News and Events

Constance DeJong and Andy Lampert with James Hoff of Primary Information in conversation on Tony Conrad Writings – February 27, 7pm


Constance DeJong and Andy Lampert with James Hoff of Primary Information in conversation on Tony Conrad Writings

McNally Jackson
52 Prince Street
New York, NY

February 27, 7pm

Writings is the first collection to widely survey this singular polymath’s prolific activity as a writer. A multidisciplinary artist known for his groundbreaking art, music, films, and videos, Tony Conrad eschewed categorization and actively sought to challenge the constraints of media forms, their modes of production, and the relationships of power embedded within them.

Edited by artists Constance DeJong and Andrew Lampert.

Joel Carreiro, Picassoid


Joel Carreiro, Picassoid

Westchester Community College Fine Arts Gallery
Valhalla, NY

Through March 6

New York City-based artist Joel Carreiro has built an extensive body of work inspired by art history. Using Pablo Picasso’s art reproductions from textbooks and magazines as his source material, he copies, enlarges, and cuts the images into smaller pieces, then assembles them into mosaic-like collages that transform the familiar into something new.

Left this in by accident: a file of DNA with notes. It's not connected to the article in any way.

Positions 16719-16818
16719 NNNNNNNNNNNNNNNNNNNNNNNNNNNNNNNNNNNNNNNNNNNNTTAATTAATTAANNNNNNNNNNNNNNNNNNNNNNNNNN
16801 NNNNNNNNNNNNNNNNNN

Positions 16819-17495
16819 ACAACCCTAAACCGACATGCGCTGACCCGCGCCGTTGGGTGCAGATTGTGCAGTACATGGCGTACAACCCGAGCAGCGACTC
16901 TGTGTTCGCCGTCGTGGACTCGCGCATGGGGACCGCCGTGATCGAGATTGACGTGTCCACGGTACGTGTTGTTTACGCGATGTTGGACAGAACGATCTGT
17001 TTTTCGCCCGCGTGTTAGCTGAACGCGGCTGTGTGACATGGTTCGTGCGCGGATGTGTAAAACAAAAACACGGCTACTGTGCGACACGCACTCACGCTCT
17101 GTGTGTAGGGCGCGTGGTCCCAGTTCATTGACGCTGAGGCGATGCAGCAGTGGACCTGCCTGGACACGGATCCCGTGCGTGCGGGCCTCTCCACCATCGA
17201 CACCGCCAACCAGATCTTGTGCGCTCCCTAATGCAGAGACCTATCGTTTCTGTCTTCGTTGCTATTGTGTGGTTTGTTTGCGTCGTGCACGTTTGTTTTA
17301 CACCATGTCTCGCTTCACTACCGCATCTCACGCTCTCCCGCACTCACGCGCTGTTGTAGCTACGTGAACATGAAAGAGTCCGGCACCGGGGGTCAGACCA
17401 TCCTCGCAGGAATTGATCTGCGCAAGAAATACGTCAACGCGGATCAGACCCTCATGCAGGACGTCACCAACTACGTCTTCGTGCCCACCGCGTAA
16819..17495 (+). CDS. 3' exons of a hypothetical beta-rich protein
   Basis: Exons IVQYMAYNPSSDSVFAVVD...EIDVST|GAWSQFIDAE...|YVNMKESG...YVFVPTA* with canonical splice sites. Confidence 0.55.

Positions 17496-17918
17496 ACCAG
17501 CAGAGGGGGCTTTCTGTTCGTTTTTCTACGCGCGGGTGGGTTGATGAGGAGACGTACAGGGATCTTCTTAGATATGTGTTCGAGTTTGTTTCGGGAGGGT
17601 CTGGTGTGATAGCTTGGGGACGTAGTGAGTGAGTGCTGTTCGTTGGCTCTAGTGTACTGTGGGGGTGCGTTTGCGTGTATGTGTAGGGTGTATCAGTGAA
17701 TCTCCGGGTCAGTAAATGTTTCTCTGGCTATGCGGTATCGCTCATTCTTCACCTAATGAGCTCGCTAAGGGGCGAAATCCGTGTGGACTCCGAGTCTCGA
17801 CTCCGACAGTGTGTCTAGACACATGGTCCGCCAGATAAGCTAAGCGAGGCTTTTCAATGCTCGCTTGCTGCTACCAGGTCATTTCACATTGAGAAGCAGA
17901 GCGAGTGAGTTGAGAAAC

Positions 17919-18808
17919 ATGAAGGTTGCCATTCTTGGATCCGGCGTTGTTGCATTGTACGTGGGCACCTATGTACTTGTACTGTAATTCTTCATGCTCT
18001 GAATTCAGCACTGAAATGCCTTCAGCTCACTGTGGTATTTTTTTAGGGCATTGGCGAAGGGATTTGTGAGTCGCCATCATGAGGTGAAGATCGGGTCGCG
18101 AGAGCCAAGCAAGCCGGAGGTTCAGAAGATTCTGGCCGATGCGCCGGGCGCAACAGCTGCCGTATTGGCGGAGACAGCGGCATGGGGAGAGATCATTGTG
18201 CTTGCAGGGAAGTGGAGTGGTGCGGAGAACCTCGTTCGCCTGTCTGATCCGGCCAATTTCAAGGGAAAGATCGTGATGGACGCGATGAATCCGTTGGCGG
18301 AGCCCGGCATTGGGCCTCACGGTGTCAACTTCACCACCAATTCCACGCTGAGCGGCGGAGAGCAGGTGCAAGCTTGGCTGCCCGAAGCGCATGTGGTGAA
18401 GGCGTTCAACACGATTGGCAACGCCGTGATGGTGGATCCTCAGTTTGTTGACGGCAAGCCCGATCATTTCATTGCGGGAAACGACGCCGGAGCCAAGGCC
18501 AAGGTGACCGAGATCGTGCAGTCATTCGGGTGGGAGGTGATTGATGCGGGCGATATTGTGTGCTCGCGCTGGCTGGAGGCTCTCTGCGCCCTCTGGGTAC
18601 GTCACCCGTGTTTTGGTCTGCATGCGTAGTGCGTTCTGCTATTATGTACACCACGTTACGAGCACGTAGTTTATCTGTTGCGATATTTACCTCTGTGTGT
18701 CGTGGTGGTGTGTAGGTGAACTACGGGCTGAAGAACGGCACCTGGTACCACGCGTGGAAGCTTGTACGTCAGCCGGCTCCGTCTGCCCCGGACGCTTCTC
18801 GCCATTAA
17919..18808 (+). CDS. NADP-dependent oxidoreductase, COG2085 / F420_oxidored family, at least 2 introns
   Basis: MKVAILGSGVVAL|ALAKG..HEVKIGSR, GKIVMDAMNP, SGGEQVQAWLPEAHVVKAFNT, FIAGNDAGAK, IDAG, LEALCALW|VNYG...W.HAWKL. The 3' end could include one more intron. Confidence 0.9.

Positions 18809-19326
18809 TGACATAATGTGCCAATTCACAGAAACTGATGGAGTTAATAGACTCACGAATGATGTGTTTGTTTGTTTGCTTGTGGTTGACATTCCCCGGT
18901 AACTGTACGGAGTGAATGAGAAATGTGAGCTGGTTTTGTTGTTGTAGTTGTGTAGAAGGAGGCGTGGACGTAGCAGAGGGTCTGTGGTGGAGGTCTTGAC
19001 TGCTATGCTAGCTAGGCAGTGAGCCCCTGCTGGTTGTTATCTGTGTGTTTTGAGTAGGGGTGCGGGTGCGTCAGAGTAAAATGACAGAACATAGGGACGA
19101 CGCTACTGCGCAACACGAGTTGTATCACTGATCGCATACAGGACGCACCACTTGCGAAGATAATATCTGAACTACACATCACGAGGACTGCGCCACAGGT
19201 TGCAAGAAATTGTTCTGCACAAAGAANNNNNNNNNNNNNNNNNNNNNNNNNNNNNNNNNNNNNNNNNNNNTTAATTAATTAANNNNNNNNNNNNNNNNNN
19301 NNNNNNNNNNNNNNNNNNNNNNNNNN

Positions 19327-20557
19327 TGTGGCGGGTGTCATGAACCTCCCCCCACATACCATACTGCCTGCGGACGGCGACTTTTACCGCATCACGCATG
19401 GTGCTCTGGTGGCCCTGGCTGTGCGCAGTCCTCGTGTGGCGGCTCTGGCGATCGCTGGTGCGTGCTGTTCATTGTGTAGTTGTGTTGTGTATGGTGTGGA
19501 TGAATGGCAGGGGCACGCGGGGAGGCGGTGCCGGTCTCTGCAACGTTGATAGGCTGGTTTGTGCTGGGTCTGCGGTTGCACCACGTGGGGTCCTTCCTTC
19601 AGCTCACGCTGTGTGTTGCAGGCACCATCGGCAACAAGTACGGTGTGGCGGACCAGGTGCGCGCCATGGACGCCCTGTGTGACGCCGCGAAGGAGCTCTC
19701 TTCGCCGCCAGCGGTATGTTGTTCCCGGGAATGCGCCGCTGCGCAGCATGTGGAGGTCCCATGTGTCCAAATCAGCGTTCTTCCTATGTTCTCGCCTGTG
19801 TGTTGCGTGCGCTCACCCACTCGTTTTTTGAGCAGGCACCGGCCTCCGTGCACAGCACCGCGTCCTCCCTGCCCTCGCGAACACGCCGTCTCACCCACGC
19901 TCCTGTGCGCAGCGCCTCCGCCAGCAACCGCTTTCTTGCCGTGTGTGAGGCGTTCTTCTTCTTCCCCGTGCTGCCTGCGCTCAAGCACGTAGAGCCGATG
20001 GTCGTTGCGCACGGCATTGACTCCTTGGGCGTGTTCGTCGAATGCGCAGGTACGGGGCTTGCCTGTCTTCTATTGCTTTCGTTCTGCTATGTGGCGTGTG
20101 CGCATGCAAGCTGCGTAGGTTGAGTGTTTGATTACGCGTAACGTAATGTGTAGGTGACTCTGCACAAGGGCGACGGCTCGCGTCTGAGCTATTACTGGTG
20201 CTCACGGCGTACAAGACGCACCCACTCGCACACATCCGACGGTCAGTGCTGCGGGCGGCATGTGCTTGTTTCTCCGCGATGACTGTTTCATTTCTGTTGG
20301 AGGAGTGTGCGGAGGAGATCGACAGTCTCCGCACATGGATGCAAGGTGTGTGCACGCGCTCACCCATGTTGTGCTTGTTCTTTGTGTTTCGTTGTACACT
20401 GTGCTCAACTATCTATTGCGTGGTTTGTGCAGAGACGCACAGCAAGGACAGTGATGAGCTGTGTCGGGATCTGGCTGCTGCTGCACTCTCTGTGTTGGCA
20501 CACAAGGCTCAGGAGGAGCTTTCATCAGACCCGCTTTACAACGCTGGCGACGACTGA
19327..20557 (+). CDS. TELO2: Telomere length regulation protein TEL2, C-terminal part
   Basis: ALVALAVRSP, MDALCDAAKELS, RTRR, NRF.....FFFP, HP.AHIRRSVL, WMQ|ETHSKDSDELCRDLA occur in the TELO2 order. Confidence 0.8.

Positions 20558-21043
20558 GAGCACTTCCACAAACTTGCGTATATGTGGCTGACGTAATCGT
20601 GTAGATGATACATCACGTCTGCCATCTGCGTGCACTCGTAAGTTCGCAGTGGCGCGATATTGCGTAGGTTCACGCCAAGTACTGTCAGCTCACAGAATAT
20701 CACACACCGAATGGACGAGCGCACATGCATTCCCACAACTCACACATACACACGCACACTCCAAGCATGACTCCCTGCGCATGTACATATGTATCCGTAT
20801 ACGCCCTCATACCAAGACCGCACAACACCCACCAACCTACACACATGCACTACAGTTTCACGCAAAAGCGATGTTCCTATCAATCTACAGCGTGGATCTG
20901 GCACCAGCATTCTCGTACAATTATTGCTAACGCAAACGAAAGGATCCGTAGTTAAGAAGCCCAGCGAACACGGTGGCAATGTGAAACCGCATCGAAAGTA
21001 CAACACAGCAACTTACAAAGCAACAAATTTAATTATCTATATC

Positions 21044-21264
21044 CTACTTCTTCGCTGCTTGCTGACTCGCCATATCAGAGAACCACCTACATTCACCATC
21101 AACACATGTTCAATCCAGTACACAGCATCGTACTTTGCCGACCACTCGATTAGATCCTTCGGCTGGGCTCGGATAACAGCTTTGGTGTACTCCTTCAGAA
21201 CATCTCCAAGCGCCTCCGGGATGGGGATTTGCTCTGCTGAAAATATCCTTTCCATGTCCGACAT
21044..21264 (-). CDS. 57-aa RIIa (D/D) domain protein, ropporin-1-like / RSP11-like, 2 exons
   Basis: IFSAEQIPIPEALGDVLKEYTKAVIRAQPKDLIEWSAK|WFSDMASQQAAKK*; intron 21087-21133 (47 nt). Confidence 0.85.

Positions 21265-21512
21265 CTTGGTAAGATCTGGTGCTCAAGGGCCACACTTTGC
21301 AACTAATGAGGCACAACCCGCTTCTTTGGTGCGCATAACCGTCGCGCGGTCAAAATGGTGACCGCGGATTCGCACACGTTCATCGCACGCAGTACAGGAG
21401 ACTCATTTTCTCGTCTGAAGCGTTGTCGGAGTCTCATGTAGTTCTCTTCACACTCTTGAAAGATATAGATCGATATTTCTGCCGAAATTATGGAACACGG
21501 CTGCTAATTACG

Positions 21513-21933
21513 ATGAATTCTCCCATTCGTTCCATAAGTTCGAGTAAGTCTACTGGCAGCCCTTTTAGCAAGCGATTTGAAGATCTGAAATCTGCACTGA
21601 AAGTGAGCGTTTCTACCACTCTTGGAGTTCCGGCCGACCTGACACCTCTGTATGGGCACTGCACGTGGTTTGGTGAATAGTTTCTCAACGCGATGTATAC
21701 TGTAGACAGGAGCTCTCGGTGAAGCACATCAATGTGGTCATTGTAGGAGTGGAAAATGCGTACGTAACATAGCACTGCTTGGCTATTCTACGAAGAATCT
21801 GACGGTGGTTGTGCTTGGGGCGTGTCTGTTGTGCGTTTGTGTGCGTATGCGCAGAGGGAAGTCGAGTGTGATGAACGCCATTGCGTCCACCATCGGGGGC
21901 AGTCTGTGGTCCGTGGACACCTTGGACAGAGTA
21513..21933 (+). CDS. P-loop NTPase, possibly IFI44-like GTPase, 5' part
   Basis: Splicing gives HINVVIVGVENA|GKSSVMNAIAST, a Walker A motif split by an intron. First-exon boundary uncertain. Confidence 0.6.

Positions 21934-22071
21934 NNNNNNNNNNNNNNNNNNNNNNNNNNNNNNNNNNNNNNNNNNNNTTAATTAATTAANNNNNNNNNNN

Aura Rosenberg, MFASO Lecture – February 19, 7pm

Aura Rosenberg, MFASO Lecture

Hunter MFA Studios, Second Floor Flex Space
205 Hudson Street
New York, NY

Aura Rosenberg lives and works in New York and Berlin. Her work draws on photography, video, painting, sculpture, installation and performance to probe sexuality, gender, childhood, work/play, artistic identity, family relationships and world history. She has published three books of photographs: Head Shots, (StopOver Press 1996), a series of black/white portraits of men seemingly caught in a moment of ecstasy; Berlin Childhood (Steidl/DAAD 2001), inspired by Walter Benjamin’s chronicle of a bourgeois upbringing in Berlin at the turn of the last century and Who Am I? What Am I? Where Am I ? (Hatje Cantz 2006), a series of children’s portraits, each made in collaboration with another artist. Her photo series Head Shots was shown this year at Kunstmuseum Stuttgart and travelled to Zentrum Paul Klee in Bern, Switzerland. A selection of her paintings, video and sculptural work is currently featured at Muzeum Susch in an exhibition titled Up To And Including Limits: After Carolee Schneeman.

Rosenberg is represented by Martos Gallery in New York City and Meliksetian Briggs Gallery in Los Angeles. She teaches at Pratt Institute and The School of Visual Arts. She also plays keyboards with her bands

Suzanne Lacy, Zabar Visiting Artist Lecture – February 26

Suzanne Lacy, Zabar Visiting Artist Lecture

Roosevelt House
47-49 East 65th Street
New York, NY

February 26, 7pm